Furthermore AoW3 is a game that does handle out a significant amount of immunities to units. And as a consequence of that, there is a lot of the game balance built around the fact that except for physical damage, there will be units immune to that. And as another consequence there are a significant amount of ways to deal with units that have immunities. Immunities are a difficulty nothing more.

    So IMO reducing an immunity to a a high protection does change a significant amount of game balance. For example, there is the susceptibility to debuffs.
    And removing an immunity from a class of units, be they undead (as in the other thread) or machines in the system as it stands is a heavy paradigm shift. That would have a big impact and as a balance point require a a significant added bonus to compensate. Basically it would set back all machine unit balance to sometime during the beta stage.
    I don’t think that is a good idea, especially as the future seems to hold less patches.
    As a mod I think ti would require a lot of destructive playtesting and be a right headache to get right.

    in reply to: Why are machines Spirit/Blight-immune?: A proposal #209230

    What makes the lore justification so difficult and able to support both views is that the AoW3 blight damage encompasses what in AoW2 would have been poison and death damage and in a system like D&D would be Death, Acid and Poison plus a number of untyped effects for corrosion, which each would affect a machine differently.
    Similar for spirit.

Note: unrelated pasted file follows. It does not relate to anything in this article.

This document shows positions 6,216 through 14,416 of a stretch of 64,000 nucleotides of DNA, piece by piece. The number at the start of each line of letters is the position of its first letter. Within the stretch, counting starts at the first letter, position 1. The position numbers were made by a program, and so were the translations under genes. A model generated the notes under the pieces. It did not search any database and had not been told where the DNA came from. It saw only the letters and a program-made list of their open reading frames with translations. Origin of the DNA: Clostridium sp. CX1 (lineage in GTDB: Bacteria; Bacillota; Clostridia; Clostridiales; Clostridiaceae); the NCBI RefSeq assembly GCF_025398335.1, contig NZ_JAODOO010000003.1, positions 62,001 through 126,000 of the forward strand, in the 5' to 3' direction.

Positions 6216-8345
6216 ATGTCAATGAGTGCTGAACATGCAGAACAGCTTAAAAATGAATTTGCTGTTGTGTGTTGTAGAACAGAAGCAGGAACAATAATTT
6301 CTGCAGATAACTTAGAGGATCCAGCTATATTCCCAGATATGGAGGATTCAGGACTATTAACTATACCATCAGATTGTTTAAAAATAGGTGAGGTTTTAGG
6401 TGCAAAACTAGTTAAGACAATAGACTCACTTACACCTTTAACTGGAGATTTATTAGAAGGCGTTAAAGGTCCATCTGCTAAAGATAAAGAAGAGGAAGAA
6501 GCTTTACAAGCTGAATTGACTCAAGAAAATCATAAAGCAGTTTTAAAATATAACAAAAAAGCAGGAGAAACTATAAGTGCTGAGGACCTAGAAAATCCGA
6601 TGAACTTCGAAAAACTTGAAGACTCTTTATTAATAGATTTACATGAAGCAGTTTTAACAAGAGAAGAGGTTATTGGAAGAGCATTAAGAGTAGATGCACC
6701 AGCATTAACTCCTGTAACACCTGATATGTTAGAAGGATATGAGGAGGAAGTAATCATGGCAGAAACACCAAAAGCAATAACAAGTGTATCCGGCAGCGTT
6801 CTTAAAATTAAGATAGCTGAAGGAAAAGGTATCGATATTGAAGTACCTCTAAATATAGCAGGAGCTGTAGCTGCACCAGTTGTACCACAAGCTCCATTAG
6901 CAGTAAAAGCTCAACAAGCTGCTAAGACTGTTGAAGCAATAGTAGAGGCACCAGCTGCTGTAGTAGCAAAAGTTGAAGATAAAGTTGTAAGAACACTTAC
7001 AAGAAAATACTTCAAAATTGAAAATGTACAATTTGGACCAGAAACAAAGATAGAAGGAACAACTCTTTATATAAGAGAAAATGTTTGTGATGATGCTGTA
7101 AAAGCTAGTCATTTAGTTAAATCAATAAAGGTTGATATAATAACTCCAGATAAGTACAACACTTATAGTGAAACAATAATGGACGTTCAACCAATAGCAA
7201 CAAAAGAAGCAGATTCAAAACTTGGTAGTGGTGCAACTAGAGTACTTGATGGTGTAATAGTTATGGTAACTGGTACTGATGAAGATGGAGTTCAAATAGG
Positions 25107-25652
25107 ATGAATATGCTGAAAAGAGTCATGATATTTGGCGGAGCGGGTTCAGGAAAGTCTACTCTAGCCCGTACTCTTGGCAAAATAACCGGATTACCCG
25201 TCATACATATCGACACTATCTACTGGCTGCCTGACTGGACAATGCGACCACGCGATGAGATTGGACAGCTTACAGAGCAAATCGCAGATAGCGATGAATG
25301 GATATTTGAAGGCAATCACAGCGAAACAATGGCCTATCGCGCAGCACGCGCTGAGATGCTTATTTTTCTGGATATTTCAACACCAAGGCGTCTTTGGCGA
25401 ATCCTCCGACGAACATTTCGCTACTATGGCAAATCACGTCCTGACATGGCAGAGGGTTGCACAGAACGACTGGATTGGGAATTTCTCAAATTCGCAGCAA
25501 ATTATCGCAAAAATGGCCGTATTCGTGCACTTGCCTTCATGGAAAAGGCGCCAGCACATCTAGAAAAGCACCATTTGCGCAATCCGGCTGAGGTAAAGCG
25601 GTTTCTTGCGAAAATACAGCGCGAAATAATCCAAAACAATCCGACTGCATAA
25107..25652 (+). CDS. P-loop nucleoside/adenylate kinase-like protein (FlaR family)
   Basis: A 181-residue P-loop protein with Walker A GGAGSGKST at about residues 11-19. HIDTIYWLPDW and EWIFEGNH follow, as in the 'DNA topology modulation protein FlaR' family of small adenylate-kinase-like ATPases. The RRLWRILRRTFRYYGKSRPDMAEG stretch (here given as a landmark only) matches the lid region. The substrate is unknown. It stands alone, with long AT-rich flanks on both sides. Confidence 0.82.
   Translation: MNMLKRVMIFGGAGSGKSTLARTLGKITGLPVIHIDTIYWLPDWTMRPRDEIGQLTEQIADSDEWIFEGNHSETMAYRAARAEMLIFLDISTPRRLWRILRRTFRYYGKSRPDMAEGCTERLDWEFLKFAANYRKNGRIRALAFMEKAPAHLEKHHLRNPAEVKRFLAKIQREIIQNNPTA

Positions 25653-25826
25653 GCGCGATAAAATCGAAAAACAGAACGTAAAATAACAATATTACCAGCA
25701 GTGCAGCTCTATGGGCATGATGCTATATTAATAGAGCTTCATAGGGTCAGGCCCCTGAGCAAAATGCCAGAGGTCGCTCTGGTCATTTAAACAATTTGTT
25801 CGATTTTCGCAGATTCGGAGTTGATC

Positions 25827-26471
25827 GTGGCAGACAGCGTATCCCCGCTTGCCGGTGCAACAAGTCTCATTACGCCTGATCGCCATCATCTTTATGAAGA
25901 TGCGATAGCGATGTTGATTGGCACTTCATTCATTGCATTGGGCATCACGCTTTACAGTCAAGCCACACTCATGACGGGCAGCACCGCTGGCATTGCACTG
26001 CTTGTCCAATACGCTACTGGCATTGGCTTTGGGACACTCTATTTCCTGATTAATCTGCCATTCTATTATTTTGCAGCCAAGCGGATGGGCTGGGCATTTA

And that makes “should machines be immune to it” a resounding “sometimes yes, sometimes no, maybe…the system isn’t granular enough for that”.

    From a game perspective, the game has been designed and balanced with these immunities in mind for a long time now and changing that would be a IMO as waste of development time, effort and change the games base direction in that regard too much to be done at this stage.

    As for the particular Archimedes tale (which you yourself seem to doubt by calling it a “legend”), I simply do not know much about Archimedes or optics or the tale itself to express any good faith judgment.

    I call it a legend due to the lack of concise sources and proof for it. Given the prominence of Rome, Alexandria and Archimedes, there should be more than there is, and given what has lasted, having omissions that take that specific shape would be a weird coincidence.
    I consider it quite probable that, similar to steam engines, maybe even models existed as proof of concept, but due to technological and economical limitations the idea never went beyond that stage and wasn’t weaponized.
    And the legend can be rather easily explained with the cultural and other aspects of the time. That is my opinion, and I have no more than other to base it on, as there is a distinct lack of evidence either way.

    Except that this is simply untrue. And they way it’s used you could call it a lie. There is no race that is 100% immune against something, and there is no Class except the Necromancer that would change that. In fact the opposite is true: AoW 3 put great care into avoiding that; even incorporeal units are not 100% physical damage resistant, but only 60, for example.